In a previous post we explained one type of traffic bottleneck. In this post, we attempt to explain another type of bottleneck, and explain why it is not really practical to “fix it.”
Most intersections/roadway segments/highways operate with little delay during most of the day. Long delays and queues occur when too many vehicles show up to the same spot in a short amount of time.
This generally happens from Monday to Friday, usually sometime between 7:00 AM and 9:00 AM in the morning and again in the afternoon between 4:30 PM and 6:30 PM.
Most of our infrastructure is design to minimize delays for these periods – at most 20 hours of a 168-hour week.
How we do we “fix” this situation? We make the facility larger (we add capacity). Like our last post, we can use water again as a metaphor by which to explain this phenomenon (and again accompanied by an animation).
At the beginning of the animation, water is flowing through the funnel without any issue (1). Suddenly, the flow of water increases significantly for a short period time (2) and the funnel fills to near its top (3). To accommodate this additional flow of water, the funnel is expanded (4), and the short-term water flow increase can be accommodated by the funnel (5).
Again, let’s explain this situation in terms of cars through an intersection (all changed words are bolded):
At the beginning of the animation, vehicles are flowing through the intersection without any issue (1). Suddenly, the flow of vehicles increases significantly for a short period time (2) and the intersection has delays and queuing (3). To accommodate this additional flow of vehicles, the intersection is expanded (4), and the short-term vehicle flow increase can be accommodated by the intersection (5).
This is great for that intersection, but of course vehicles do not only travel through one intersection on their journey. There’s an entire system of intersections (or funnels) to travel through from the beginning of a journey to its end.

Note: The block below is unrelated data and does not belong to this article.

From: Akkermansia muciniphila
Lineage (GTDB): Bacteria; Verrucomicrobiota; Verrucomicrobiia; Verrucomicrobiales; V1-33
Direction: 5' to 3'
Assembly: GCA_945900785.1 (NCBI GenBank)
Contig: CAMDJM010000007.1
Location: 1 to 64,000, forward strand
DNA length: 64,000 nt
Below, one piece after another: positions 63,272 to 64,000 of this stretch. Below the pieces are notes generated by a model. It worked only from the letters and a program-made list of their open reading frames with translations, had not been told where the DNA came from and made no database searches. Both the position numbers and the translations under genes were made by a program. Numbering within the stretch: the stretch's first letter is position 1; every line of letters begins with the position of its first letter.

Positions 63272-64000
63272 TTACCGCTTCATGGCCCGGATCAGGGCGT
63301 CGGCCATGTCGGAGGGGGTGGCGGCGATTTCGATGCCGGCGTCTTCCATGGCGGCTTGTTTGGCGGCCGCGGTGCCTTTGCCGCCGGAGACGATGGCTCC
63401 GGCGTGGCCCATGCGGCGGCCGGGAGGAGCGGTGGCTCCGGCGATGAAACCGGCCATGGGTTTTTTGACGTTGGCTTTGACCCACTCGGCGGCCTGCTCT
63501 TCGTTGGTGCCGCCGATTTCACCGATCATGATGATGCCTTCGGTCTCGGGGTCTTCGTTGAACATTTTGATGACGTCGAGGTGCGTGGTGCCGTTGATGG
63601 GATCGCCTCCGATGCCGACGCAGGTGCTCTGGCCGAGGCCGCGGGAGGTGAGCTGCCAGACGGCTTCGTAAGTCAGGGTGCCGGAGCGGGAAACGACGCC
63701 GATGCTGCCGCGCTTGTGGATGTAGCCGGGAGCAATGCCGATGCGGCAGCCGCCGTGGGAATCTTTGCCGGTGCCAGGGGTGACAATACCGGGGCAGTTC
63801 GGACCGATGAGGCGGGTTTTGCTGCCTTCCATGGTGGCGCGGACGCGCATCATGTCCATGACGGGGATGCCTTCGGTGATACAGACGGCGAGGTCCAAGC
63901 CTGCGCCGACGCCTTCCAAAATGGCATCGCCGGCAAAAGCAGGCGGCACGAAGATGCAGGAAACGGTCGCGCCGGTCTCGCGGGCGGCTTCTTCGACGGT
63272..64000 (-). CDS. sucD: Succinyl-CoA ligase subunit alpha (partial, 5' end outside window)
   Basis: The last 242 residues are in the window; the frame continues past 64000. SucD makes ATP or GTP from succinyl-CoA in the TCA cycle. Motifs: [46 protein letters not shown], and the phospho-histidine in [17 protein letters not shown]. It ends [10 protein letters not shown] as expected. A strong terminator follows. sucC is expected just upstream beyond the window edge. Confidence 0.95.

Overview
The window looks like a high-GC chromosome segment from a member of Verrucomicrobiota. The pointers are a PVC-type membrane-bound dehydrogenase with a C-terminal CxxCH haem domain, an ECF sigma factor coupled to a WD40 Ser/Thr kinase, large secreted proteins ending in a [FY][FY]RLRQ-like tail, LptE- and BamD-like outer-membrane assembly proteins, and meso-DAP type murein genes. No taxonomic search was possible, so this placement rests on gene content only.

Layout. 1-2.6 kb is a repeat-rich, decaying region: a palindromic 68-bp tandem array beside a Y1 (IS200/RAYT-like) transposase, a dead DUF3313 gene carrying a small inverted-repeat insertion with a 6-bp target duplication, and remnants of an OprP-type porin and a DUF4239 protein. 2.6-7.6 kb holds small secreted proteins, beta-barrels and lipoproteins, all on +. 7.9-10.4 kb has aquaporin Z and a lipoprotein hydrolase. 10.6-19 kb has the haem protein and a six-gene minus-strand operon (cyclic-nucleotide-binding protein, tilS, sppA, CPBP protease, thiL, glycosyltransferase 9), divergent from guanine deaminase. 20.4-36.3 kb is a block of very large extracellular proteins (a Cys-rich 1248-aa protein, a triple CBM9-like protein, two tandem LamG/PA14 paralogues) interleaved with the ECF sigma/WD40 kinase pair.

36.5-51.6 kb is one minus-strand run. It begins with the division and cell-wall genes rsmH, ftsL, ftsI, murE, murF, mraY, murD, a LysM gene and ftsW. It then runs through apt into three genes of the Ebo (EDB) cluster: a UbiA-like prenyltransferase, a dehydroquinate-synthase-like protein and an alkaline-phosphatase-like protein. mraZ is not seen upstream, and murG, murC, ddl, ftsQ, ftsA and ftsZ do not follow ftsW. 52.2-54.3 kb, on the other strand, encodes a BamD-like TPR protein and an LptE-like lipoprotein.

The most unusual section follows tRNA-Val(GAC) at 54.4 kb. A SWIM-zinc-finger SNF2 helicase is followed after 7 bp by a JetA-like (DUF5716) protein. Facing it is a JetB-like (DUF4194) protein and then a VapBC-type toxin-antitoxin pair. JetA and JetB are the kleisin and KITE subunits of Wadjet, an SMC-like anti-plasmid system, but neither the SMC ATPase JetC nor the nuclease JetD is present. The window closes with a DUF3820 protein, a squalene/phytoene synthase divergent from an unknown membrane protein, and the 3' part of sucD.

If a funnel occurring upstream of (before) another funnel is expanded to allow flow, then downstream funnels now see water levels rising.
Let’s say Funnel B was the funnel we just expanded – flow was getting heavier, so the funnel was widened? Did we consider whether Funnel C could accommodate the additional flow that would arrive? There might not even be additional demand for Funnel C – could be the same flow, just previously constrained by Funnel B.
What if Funnel A can longer handle its flow? By the same standard we just set, Funnel B needs to be upgraded again. Do we consider the impacts on Funnel C? What about Funnel D, that works fine? Does it still “work?”
It’s not a hard thought process to consider these roads (think of Funnel A as the interstate, Funnel B as arterials connecting to the interstate, Funnel C and D as collectors or neighborhood roads connecting to the arterials).
We’ve done enough transportation analysis to know that very rarely do engineers working on Project A consider the impacts on B, much less C and D. These secondary impacts are very real, and this helps explain why we can never really “fix” bottlenecks. Typically, we just move them to a new location, and we end up chasing bottlenecks all around the area in which we are working.